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Pleasure Pusher

Interview by Jana Astanov.

My aim is to articulate truthfully what it means to inhabit my body. Rawness, pleasure, and deviant behavior are what excite me most. Currently, my studio practice is taking me on a search for a new kind of sexual imagery, one where lines are blurred between gender constructs. The work crosses into various fields from painting to digital media. Installation and performance are also appropriate platforms. Food and pleasure are a consistent theme throughout. My images allow me the freedom to embrace my sexual body anyway I please. I do not seek to establish a barrier between the work and explicit imagery. Nor do I seek to align my work with a grand aesthetic scheme. At this time, my images speak to sexual desires and fetishes outside of a normative framework surrounding sex. It is within this framework where I express my queerness, my vulnerability, and my need to constantly question.’

Trish Nixon recently earned an MFA from the University of Kansas and a BFA in Photography (with an emphasis in Art History) from Memphis College of Art. She has performed her action, “Food and the Visceral Body” for Flesh Crisis at Arts Dojo (Kansas City) and at Last Frontier (Brooklyn). Her proposed presentation, Body/ Pleasure/ Power: Locating Queerness Through Transgressive Self-Expression has been selected to be included in the Transgender Spectrum Conference in November at Washington State University (St. Louis). Within her studio practice, she investigates aspects of queer theory, gender, and art. She questions the normative framework relating to the body and sexual behavior by often times producing explicit gestures through various visual platforms.

All images by Trish Nixon.

3:AM: What made you a performance artist?

Trish Nixon: I use “performance artist” loosely when it comes to my studio practice. I prefer to call myself an artist who pulls from all of these different modes of expression whether it’s through performing an action, photography, or painting.

I feel like I started performing as I was taking pictures of my naked body while in graduate school. I felt incredibly vulnerable and awkward since I had never done anything like it before. In the beginning, I didn’t really know what I was doing. I mean I knew how to use a camera but to use my own body as subject matter in such an intimate way was a new experience entirely. Experimenting with various gestures, gazes, props, and lighting helped shift my practice into a new direction. It was when I began documenting myself eating fruit and “acting out” sexual fetishes of pouring syrup and other liquids over my body in the privacy of my own apartment, that the performance aspect started to emerge (again, all of this was happening in graduate school). I was so wrapped up in the photography aspect of what I was doing, it wasn’t something I identified as “performance art” at the time. I’d say it was through photography, that I found myself crossing into the territory of performance.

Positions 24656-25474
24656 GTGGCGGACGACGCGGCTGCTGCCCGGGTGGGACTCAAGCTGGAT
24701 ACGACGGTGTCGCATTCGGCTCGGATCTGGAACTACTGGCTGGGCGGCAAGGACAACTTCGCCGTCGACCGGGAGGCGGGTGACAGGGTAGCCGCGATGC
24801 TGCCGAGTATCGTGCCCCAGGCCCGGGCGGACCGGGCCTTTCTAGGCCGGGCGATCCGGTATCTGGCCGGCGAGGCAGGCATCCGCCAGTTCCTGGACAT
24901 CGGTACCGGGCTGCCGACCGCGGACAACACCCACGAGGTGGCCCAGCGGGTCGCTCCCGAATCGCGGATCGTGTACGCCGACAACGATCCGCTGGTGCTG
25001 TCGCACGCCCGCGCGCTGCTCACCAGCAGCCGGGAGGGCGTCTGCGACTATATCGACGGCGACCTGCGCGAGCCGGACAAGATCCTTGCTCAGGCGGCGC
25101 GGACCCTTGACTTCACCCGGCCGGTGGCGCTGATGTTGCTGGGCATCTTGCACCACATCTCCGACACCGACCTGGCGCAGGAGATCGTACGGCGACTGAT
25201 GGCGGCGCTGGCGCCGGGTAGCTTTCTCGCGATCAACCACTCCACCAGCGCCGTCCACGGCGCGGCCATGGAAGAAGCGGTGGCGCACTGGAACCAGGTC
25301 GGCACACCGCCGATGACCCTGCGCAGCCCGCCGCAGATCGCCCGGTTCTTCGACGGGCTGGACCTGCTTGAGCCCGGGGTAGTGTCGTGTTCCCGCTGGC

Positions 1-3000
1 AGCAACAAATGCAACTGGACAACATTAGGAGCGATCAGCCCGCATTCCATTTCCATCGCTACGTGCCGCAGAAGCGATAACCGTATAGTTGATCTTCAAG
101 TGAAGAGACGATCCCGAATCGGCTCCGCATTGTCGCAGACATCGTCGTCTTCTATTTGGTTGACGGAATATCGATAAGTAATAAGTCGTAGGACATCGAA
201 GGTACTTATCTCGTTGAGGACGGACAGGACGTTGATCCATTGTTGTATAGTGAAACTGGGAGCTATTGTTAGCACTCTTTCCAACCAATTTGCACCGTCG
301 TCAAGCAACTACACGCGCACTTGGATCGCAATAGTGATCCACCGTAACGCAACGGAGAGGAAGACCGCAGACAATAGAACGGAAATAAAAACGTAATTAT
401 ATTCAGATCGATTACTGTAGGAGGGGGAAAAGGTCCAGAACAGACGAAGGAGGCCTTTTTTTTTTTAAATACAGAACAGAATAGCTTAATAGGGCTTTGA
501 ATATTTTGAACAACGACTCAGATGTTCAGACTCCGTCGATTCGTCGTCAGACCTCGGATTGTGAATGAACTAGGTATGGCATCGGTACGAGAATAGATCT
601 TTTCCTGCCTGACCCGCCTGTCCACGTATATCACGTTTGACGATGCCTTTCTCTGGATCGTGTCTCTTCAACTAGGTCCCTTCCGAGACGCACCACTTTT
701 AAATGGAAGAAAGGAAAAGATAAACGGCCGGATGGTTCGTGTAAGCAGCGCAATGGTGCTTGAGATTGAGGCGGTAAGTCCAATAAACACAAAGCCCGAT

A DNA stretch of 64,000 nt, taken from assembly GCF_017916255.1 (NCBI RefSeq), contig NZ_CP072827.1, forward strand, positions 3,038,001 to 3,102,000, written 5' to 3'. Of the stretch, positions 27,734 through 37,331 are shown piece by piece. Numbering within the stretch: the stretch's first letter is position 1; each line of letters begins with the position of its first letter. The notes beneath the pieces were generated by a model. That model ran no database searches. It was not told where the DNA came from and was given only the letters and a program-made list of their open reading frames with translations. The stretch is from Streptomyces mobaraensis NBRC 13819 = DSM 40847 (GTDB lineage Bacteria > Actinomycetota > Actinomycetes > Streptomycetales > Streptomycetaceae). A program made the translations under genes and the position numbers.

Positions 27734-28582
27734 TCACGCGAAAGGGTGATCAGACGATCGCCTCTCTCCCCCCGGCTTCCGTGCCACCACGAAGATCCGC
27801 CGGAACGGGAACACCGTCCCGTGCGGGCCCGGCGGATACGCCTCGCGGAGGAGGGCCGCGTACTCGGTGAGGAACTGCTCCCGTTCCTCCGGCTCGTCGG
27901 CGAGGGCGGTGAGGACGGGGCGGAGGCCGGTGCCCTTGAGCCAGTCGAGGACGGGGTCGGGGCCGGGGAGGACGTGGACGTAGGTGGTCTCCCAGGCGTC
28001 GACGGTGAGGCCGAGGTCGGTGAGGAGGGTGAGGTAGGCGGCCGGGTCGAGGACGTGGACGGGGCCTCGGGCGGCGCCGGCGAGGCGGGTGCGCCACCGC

3:AM: Where there any people who influenced you?

TN: Carolee Schneemann and her Interior Scroll 1975 performance. I love Bossy Burger by Paul McCarthy. How he engaged with food in that piece is very similar to the visceral actions in my own work. Renaissance fruit still life paintings, especially works with open melons are of particular interest. Audre Lorde’s essay “Uses of the Erotic: The Erotic as Power” was and still is incredibly influential within my studio practice.

3:AM: What are some themes that you explore?

TN: I explore the sexual body, body positivity, queerness, and what it means to be a trans masculine individual. These themes are at the root of my work.

3:AM: How does painting practice influences your performance work? Can you please tell us about your action painting?   

TN: The way I paint is very physical and visceral which is an extension of the actions that I do for a live audience. It’s basically impossible to describe the process of my painting without exposing a personal side of who I am. I’ve recently acknowledged my trans masculine identity which means I identify strongly with masculinity more so than femininity. I have felt this way my entire life. I’ve only recently accepted and embraced this wonderful quality about myself. For me, it comes naturally to express and explore my transness in a physical/ sexual way. The idea behind the “Cock Paintings” series came about when I began to ask myself, How can I best express what it feels like to actually wear a “cock”? What is my perspective? I’m referring to the packer (a soft cock) that I wear at times. Action painting is such an awesome mode of expression which is often described as aggressive and masculine (we can see evidence of this with the Abstract Expressionists of the 1940s and 50s). It is immediate as well as unapologetic and circles back to the idea of performance where my body’s gestures are expressed in similar ways. Before I start painting I decide the appropriate length of paper I need (working from roll paper) typically between five and six feet in height. Since this is a very spontaneous process, I typically work on two, sometimes four paintings at a time. Also, because of the confines of my space, I work on the floor. I cover my naked body (at times the cock that I wear for packing might be taped to my groin area) with paint and use it like a paint brush stroking or leaving an impression on the super large sheet of paper. At times, I’m wielding my paint covered cock in my hand and smacking it against the paper so that’s fun. The way I approach action painting is indeed extremely physical much like sex. Both are sensual, messy, and animalistic all at once.